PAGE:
Baseline characteristics are presented in Table 1. The median patient age and duration of diabetes were 62 (56–67) years and 9 (5–15) years, respectively, and 59.2% were men. Median HbA1c levels were 7.2% (6.7–7.9%) (55 [50–63] mmol/mol). Type 1 diabetes accounted for 6.2% of the study population. A total of 634 (10.0%) patients had a CVD history. Compared with patients without a CVD history, those with a CVD history had an older age, a longer duration of diabetes, a lower prevalence of type 1 diabetes, and a higher prevalence of male sex, insulin use, anti-hypertensive medication, and anti-hyperlipidemic medication. Patients with a CVD history had lower high-density lipoprotein (HDL) cholesterol levels, lower low-density lipoprotein (LDL) cholesterol levels, and higher triglycerides levels, whereas systolic blood pressure and HbA1c levels were similar in both patients.
During the median follow-up of 6.9 (3.0–8.2) years, 413 patients experienced CVD events, whereas 149 patients died without experiencing CVD. Details of incident CVD are summarized in Supplementary Tables S1 and S2. The 8-year cumulative incidence of CVD (95% confidence interval) was estimated to be 7.2% (6.4–8.0%) in patients without a CVD history, whereas it was 21.5% (17.6–25.3%) in those with a CVD history (Fig. 1).
Crude interaction analysis revealed that systolic blood pressure and HDL cholesterol levels had a significantly different unadjusted hazard ratio for future CVD risk between patients with and without a CVD history (both P for interaction < 0.05) (Table 2). We subsequently performed multivariate analysis, in which the prognostic impact of these two variables was treated separately according to the CVD history, whereas the other baseline characteristics were regarded as having a shared prognostic impact. Consequently, as shown in Table 3, a higher systolic blood pressure and lower HDL cholesterol levels were significantly associated with future CVD risk in patients without a CVD history (both P < 0.05), whereas they were not associated in those with a CVD history; the p values for interaction were 0.040 and 0.005, respectively. The male sex, an older age, a longer duration of diabetes, lower body mass index, higher HbA1c levels, and higher LDL cholesterol levels were identified as common risk factors in patients with and without a CVD history (all P < 0.05). Supplementary Table S3 shows the crude association between baseline characteristics and the future risk of each CVD in patients with and without a CVD history.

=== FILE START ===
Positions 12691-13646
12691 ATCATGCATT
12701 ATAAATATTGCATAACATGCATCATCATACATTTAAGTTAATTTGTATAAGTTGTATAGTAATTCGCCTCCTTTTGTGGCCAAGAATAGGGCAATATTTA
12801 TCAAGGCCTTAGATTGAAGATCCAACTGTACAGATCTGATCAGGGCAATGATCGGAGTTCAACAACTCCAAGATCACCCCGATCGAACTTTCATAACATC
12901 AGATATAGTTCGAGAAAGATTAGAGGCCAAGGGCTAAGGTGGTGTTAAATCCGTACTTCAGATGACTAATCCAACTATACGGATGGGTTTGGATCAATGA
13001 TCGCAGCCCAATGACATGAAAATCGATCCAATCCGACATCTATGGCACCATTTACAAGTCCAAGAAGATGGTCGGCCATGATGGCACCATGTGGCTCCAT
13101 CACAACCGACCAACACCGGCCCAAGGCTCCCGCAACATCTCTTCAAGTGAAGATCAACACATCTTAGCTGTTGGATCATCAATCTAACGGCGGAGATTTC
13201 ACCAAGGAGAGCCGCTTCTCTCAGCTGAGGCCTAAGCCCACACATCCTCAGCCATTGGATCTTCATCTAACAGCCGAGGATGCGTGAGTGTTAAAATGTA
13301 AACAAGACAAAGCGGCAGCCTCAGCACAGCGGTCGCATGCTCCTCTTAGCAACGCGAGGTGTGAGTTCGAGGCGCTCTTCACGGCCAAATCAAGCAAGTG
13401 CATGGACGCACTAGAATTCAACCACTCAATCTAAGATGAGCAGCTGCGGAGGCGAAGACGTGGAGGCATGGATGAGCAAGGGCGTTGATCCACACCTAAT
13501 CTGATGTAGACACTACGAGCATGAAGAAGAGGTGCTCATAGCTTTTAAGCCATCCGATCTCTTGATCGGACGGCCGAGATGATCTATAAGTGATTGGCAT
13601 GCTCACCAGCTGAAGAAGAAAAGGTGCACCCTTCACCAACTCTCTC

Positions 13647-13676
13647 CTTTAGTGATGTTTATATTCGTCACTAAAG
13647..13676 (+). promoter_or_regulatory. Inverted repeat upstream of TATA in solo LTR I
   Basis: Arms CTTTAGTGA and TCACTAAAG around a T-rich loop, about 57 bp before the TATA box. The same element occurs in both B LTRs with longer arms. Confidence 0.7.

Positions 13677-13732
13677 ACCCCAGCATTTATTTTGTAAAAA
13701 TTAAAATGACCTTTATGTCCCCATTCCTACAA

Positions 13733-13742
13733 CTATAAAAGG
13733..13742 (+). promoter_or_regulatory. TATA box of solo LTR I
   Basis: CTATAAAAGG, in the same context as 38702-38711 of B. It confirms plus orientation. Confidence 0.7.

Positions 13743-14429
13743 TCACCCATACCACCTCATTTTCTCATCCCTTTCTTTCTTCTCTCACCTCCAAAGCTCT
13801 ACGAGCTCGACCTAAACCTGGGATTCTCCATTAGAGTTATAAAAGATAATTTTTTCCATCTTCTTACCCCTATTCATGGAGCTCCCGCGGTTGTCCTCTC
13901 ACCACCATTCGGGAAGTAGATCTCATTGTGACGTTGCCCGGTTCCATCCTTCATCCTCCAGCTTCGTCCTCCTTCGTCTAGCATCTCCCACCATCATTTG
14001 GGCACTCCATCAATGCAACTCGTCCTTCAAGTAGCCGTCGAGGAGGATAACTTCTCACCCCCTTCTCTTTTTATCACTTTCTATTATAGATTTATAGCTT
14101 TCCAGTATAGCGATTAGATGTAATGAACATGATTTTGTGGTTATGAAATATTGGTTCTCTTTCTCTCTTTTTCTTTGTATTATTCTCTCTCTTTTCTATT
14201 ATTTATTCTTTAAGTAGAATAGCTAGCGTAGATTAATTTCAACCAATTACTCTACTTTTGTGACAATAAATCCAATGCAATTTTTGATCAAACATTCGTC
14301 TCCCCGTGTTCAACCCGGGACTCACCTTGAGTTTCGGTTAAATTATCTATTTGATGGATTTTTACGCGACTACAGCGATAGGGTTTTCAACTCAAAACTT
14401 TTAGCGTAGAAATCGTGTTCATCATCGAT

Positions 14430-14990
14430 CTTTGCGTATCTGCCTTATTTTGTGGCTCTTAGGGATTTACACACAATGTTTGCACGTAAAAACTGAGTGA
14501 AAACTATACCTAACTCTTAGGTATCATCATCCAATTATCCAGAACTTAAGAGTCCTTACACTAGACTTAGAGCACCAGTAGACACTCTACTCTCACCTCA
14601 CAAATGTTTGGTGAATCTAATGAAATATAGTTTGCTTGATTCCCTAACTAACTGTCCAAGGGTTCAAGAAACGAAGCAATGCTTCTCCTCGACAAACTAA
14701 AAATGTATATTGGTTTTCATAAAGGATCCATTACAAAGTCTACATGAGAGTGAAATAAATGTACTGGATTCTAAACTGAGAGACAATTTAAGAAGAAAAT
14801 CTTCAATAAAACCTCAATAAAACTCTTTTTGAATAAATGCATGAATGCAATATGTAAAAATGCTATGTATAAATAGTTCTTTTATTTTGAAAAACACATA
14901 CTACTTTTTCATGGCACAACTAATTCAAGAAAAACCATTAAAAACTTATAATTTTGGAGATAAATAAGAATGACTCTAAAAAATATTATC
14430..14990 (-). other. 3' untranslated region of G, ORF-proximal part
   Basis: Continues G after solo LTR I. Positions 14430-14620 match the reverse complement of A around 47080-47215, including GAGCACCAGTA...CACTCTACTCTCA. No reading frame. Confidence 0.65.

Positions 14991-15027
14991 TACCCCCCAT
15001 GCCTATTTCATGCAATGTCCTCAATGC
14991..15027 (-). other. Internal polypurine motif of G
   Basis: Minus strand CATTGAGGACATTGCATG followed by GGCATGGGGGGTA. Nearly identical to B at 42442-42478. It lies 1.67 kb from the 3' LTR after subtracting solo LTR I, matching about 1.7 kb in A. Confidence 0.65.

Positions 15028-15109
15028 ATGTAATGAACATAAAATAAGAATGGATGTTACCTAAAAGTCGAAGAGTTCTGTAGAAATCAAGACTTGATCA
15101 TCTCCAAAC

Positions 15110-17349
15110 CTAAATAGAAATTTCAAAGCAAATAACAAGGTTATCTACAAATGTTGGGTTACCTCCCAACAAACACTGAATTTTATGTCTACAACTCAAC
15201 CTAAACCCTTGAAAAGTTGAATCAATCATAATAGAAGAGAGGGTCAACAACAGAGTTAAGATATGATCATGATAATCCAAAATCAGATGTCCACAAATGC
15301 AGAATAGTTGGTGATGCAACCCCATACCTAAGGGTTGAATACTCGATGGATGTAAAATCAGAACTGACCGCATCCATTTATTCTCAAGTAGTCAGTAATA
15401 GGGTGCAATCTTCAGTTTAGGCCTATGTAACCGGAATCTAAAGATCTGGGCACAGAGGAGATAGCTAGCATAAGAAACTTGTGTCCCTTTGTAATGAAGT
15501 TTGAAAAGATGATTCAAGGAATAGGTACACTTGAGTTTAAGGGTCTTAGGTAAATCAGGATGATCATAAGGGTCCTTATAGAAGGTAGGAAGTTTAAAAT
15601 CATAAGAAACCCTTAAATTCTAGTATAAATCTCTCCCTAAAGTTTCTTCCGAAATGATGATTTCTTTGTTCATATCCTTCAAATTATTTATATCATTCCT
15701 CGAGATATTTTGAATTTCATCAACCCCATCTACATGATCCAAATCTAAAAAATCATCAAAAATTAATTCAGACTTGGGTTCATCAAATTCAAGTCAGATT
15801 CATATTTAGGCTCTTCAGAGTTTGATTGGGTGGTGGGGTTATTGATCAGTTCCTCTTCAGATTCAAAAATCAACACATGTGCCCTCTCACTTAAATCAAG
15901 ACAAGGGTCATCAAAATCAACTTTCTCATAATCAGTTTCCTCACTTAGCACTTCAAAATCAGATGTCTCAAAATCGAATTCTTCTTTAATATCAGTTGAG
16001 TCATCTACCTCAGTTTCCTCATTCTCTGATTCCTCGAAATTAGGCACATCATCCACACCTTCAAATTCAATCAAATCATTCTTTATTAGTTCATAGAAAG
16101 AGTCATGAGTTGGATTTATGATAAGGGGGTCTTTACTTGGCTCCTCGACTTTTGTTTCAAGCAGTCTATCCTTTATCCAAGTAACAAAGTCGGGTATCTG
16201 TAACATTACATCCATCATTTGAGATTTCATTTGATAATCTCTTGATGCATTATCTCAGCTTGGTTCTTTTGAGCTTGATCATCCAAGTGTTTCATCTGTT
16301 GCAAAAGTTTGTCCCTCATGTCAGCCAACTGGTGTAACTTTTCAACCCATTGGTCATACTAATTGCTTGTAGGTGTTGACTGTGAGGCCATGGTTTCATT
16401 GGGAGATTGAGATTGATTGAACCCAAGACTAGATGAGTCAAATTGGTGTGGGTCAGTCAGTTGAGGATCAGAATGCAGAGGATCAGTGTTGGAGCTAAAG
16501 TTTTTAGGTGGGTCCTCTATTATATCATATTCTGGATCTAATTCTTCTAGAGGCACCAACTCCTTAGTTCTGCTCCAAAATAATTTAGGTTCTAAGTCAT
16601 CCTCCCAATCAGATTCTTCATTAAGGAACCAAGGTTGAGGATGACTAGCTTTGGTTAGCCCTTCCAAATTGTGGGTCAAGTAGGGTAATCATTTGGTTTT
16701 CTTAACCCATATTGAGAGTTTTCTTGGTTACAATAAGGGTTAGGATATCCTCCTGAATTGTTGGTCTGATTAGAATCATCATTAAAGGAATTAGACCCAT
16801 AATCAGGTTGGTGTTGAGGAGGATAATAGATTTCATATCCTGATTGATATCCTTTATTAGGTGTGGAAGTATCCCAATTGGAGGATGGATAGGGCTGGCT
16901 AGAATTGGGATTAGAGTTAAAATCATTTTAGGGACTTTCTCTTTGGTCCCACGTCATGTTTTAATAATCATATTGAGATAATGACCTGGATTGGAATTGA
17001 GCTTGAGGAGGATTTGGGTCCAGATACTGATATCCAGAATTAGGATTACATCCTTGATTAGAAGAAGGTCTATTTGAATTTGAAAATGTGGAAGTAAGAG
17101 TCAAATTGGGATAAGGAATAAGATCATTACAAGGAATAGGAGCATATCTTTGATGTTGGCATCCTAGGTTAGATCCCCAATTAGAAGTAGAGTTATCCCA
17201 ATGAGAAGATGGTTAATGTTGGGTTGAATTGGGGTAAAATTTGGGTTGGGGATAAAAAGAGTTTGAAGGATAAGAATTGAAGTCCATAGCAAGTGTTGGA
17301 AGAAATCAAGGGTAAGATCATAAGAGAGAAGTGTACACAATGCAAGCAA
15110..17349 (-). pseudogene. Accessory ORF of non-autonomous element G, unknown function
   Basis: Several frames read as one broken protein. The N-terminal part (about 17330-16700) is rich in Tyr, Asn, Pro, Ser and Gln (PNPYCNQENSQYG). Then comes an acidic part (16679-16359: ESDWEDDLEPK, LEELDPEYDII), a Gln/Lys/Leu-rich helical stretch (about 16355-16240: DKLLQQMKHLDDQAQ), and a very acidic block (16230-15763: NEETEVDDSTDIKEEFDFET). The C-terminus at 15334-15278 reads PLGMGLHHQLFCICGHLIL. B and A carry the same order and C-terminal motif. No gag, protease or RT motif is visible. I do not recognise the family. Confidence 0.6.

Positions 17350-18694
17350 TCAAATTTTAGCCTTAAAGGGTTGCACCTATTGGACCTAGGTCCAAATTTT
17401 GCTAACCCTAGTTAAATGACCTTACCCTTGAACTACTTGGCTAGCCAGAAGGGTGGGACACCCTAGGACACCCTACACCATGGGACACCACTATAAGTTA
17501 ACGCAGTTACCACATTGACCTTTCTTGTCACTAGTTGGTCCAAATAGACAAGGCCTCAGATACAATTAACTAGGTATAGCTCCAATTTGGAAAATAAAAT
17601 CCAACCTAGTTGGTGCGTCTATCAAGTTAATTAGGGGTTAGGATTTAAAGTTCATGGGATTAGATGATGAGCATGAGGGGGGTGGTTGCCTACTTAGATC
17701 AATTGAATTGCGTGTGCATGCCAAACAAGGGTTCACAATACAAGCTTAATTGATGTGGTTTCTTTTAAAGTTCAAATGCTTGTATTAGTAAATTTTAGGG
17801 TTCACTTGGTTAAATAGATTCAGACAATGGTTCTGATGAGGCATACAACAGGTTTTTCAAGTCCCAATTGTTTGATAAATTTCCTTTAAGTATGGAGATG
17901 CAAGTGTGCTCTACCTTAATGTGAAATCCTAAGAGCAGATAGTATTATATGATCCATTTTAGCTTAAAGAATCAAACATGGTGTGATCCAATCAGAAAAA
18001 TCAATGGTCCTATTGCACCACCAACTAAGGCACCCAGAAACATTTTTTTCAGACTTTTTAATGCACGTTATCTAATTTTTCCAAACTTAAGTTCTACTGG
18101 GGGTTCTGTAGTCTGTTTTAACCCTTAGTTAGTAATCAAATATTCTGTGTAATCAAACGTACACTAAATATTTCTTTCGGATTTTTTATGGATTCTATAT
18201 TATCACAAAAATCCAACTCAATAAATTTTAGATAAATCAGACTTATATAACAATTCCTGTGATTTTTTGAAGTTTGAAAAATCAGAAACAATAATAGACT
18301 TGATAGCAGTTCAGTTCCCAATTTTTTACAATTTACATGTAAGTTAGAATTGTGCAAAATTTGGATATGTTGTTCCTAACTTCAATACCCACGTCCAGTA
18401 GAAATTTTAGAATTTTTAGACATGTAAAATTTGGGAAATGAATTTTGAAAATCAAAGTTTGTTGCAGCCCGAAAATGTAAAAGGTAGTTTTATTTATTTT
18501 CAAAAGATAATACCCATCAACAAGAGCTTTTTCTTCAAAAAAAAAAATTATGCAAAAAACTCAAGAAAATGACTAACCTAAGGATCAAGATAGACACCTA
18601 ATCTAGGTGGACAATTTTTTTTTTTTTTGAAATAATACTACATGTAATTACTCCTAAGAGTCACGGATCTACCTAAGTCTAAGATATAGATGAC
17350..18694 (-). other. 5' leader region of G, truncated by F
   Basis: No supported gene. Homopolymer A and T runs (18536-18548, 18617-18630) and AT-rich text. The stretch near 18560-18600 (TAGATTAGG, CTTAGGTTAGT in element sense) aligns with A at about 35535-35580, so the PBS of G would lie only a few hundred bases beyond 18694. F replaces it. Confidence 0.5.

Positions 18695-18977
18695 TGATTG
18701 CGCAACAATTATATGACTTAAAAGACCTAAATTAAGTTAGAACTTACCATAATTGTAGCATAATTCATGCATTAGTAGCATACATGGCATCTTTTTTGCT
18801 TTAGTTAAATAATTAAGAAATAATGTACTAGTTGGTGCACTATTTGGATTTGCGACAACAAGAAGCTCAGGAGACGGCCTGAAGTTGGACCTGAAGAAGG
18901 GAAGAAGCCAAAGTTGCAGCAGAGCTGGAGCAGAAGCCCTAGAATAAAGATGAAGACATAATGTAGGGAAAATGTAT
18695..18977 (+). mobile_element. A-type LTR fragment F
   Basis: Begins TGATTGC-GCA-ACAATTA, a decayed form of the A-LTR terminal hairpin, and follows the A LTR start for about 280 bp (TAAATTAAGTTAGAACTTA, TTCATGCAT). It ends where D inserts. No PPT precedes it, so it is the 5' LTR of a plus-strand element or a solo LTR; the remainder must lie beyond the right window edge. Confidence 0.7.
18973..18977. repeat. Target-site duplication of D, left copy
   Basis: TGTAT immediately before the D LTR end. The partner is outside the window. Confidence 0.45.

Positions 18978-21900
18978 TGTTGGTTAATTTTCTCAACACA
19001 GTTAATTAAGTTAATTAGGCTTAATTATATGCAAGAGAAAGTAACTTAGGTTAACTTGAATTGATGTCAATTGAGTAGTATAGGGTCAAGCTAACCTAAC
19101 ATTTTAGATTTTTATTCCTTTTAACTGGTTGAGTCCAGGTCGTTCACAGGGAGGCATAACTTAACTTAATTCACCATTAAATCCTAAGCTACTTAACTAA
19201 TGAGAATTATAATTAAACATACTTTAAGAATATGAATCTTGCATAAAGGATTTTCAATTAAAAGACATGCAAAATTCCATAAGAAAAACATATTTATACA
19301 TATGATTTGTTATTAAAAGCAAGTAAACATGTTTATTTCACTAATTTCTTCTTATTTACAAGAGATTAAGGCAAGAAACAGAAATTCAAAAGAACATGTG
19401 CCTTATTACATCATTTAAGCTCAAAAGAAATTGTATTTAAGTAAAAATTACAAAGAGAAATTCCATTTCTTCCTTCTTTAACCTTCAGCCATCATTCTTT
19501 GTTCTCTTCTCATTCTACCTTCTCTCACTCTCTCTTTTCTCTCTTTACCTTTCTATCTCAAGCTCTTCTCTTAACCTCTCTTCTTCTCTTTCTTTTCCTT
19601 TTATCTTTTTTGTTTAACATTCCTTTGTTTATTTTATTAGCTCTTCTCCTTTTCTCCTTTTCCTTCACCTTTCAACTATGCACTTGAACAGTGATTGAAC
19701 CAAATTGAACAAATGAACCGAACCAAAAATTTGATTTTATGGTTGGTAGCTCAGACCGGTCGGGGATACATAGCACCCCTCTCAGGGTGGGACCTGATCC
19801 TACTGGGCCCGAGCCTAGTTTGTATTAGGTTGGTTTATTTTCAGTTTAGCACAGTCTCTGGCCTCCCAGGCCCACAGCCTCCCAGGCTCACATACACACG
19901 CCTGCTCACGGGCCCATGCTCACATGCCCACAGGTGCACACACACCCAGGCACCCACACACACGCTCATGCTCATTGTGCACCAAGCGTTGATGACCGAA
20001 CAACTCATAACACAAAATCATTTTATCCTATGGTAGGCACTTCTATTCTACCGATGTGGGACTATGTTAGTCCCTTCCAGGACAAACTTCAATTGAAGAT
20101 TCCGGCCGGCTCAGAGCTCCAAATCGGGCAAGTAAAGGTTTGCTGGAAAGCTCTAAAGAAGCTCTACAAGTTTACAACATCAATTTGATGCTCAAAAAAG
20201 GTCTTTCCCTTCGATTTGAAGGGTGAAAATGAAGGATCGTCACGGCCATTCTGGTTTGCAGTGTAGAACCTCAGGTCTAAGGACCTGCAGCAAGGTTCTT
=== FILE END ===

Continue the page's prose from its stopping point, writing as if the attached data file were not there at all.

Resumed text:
The current study, analyzing a clinical database of a prospective observational registry of Japanese patients with diabetes, suggested that the prognostic impact of baseline metabolic profiles on CVD risk would not be identical between patients with diabetes with and without a CVD history.
Risk assessment for future CVD is clinically important, and previous studies have developed risk prediction models for future CVD based on baseline metabolic profiles in patients with diabetes without established CVD [5, 6]. However, a population with diabetes in clinical practice does not comprise solely of those without a CVD history; a CVD history is rather common in real-world settings . Some clinical studies have used the risk prediction models to convert the improvement of metabolic control by an intervention into the estimated absolute risk reduction of future CVD incidence, regardless of patients’ CVD history [8,9,10]. Others have used the models as a reference to demonstrate that a new biomarker would provide additional information on CVD risk prediction and improve risk stratification in a population including those with a CVD history [21,22,23]. It is of clinical importance to reveal how different the prognostic impact of respective metabolic profiles would be between patients with a CVD history and those without it.